October 15, 1895, marked the 50 year Golden Jubilee of the recently deceased Mother Caroline and the cornerstone laying at Sancta Maria in Ripa. The grayish-blue, highly polished granite cornerstone was placed in the northeast corner of the building and blessed. In his report, Father Abbelen acknowledged the difficulties of building the structure. He concluded that the motherhouse is, “a large, solid, beautiful, even though simple, building...The rich vegetation, the good air, the rural peace and quiet, broken only by the rattling of the trains at the foot of the hill and the splashing of the steamers which, especially at evening, traveled majestically back and forth over the Mississippi, like swimming palaces, at a distance of some 1,500 feet everything worked together to draw forth the frequent cry, 'A more beautiful place for the motherhouse we could not have found'.”

On July 7, 1897, the motherhouse was dedicated by Archbishop Kain. Monsignor John Oechtering delivered the sermon based on the text from Proverbs 9:1, “Wisdom has built herself a house; she has hewn her out of seven pillars.” He identified the seven pillars as solitude, prayer, work, poverty, chastity, obedience and charity. Continuing the imagery, he spoke of, “Wisdom sending forth the sisters into the world to attract to Himself the little ones and the poor and the needy of our people for ages to come.”

The dedication of Sancta Maria in Ripa was the culmination of years of dreams, negotiations, prayers and sacrifices of many people. After disappointments, setbacks in construction and adverse weather conditions, the dream was realized and a home was built for Blessed Theresa and Mother Caroline's daughters.

By 1908, it was obvious that the motherhouse needed to be enlarged to adequately care for the sisters, novices, candidates and aspirants. The North wing was built and dedicated in 1910.

As a congregation devoted to education, SSND have always attached great importance to the preparation of its members for the ministry of teaching. Sancta Maria in Ripa Normal School, a name often given to a school that was comparable to a college for the preparation of teachers, was founded to educate the members. In 1925, the Normal School was reorganized into Notre Dame Junior College and affiliated with St. Louis University as a corporate college. In 1954, Notre Dame Junior College was raised to the status of a four-year college. In 1957, St. Louis University terminated the corporate college plan. Notre Dame College was then accredited in April 1960. During the 1960s, construction of the fine arts and the science buildings began, along with the library in 1964.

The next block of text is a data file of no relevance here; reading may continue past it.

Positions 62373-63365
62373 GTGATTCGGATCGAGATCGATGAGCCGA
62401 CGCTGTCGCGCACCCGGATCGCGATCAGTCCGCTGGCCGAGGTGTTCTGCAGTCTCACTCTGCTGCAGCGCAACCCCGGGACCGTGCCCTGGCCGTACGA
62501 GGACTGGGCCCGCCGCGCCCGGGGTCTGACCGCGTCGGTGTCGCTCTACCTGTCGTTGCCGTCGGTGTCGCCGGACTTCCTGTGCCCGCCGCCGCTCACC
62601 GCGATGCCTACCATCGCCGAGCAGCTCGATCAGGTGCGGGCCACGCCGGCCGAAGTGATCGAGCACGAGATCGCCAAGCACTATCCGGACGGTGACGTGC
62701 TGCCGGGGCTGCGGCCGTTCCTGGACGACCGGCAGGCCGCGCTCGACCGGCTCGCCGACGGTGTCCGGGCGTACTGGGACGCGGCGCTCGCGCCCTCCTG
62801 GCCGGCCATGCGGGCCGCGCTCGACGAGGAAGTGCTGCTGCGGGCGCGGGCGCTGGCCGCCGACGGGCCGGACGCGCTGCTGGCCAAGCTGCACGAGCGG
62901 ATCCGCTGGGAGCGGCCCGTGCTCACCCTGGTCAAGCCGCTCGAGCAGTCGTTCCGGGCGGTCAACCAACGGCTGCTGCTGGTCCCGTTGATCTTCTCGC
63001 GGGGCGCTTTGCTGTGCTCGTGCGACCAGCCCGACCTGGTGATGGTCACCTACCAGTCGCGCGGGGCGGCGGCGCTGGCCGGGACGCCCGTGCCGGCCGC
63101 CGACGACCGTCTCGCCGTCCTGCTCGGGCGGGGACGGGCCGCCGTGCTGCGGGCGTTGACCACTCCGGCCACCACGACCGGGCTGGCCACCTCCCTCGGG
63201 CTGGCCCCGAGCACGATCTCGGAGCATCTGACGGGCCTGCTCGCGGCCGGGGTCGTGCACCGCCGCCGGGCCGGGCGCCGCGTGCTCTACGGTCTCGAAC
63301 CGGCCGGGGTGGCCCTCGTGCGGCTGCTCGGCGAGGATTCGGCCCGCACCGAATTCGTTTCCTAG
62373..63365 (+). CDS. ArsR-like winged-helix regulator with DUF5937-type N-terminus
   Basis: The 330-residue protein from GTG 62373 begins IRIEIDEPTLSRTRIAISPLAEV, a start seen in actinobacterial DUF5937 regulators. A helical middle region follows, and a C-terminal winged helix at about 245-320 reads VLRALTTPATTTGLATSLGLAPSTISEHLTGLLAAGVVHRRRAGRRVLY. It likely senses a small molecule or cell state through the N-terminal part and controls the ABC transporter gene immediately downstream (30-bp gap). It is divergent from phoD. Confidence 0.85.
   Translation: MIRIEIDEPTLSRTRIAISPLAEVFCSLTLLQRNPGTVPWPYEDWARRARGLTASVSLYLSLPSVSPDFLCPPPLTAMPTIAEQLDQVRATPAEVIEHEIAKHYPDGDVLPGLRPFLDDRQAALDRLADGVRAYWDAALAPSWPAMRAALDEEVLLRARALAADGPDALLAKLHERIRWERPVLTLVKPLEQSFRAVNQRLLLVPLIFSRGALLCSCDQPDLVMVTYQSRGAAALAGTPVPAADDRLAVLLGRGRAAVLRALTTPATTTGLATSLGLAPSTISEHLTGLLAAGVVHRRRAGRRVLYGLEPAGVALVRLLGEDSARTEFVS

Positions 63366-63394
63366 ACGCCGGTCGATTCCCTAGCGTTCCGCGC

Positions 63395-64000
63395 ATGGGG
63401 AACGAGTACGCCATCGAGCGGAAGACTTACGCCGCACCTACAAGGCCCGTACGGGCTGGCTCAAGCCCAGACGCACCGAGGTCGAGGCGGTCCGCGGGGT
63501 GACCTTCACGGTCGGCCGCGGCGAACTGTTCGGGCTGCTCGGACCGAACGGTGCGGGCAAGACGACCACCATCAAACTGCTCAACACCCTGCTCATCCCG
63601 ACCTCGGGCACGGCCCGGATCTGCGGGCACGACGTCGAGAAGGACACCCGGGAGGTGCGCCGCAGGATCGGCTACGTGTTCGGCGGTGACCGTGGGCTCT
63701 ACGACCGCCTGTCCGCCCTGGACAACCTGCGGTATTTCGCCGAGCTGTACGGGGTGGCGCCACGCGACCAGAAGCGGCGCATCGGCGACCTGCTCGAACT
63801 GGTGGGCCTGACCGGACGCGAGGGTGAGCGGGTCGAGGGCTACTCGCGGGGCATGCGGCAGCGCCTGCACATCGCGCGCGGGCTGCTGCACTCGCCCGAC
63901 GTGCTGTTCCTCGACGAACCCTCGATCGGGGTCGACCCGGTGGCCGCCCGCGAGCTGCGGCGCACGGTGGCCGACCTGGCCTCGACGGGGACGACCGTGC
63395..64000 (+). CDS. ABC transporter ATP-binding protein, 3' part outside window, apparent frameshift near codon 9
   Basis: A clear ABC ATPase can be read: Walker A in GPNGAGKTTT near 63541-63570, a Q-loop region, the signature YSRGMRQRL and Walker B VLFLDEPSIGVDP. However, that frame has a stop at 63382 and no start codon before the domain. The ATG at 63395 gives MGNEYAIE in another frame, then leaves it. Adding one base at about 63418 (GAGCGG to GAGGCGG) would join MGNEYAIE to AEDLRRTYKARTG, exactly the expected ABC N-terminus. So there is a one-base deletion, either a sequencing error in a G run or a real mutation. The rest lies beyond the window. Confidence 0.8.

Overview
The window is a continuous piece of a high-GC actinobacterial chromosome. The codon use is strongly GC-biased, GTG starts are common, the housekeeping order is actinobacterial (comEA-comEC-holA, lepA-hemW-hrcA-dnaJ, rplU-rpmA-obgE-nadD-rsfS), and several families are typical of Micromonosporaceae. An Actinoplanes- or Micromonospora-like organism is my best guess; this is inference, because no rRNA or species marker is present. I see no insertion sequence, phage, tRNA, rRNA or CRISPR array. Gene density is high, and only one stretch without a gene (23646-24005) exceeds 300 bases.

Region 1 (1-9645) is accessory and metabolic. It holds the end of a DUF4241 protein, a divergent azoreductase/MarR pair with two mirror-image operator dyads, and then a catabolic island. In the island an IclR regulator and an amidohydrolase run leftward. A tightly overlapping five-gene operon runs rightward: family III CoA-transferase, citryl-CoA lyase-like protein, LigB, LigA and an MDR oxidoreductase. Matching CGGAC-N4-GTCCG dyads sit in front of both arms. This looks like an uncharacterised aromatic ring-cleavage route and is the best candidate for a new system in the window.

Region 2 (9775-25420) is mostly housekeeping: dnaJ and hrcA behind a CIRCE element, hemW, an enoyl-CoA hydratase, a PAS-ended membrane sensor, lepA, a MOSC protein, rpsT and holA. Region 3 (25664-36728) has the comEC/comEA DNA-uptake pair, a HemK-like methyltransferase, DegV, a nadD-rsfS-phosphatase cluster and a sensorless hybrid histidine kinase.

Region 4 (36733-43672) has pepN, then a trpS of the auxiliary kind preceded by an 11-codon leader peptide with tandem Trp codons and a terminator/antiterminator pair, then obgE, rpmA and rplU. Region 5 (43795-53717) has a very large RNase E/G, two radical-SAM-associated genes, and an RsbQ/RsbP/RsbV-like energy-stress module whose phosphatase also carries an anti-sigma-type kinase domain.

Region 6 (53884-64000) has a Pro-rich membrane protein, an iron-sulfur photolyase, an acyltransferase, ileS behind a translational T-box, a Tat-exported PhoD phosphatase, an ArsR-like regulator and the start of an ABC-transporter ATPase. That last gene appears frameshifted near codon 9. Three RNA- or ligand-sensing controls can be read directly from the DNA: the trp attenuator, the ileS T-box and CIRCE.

Since 1897, secondary education had been offered at Sancta Maria in Ripa High School to young women who were thinking of joining the congregation. In September 1934, the provincial leadership opened the classes to lay students and changed its name to Notre Dame High School. Classes were held in the North wing of the motherhouse. By the mid-1950s, space became an urgent need. Trusting in providence and the generosity of donors, ground was broken in April 1955, for the present Notre Dame High School. In October 1957, ground was broken to add another wing to the main motherhouse structure for a juniorate and dormitory building.

With the closing of Notre Dame College in 1977, various buildings were repurposed: the juniorate wing became Caroline Conference and Retreat Center; the science building became Romana Hall, which is used by the high school, the library became Maria Center for post-secondary educational opportunities and the fine arts building was used by the former Notre Dame Preschool and Notre Dame Tutorial/Learning Center.

SSND from Sancta Maria in Ripa embrace the second century of their ministry among God's people, in correlation with the dedication sermon given July 7, 1897, wisdom continues to send them to the poor and needy. They remember the thousands who lived on and walked upon this sacred ground, confident in Blessed Theresa’s belief, “What the future will bring is in God’s Hands.” (Blessed Theresa Gerhardinger, Letter #5226)

Learn more about SSND history.

Learn more about Mother Caroline.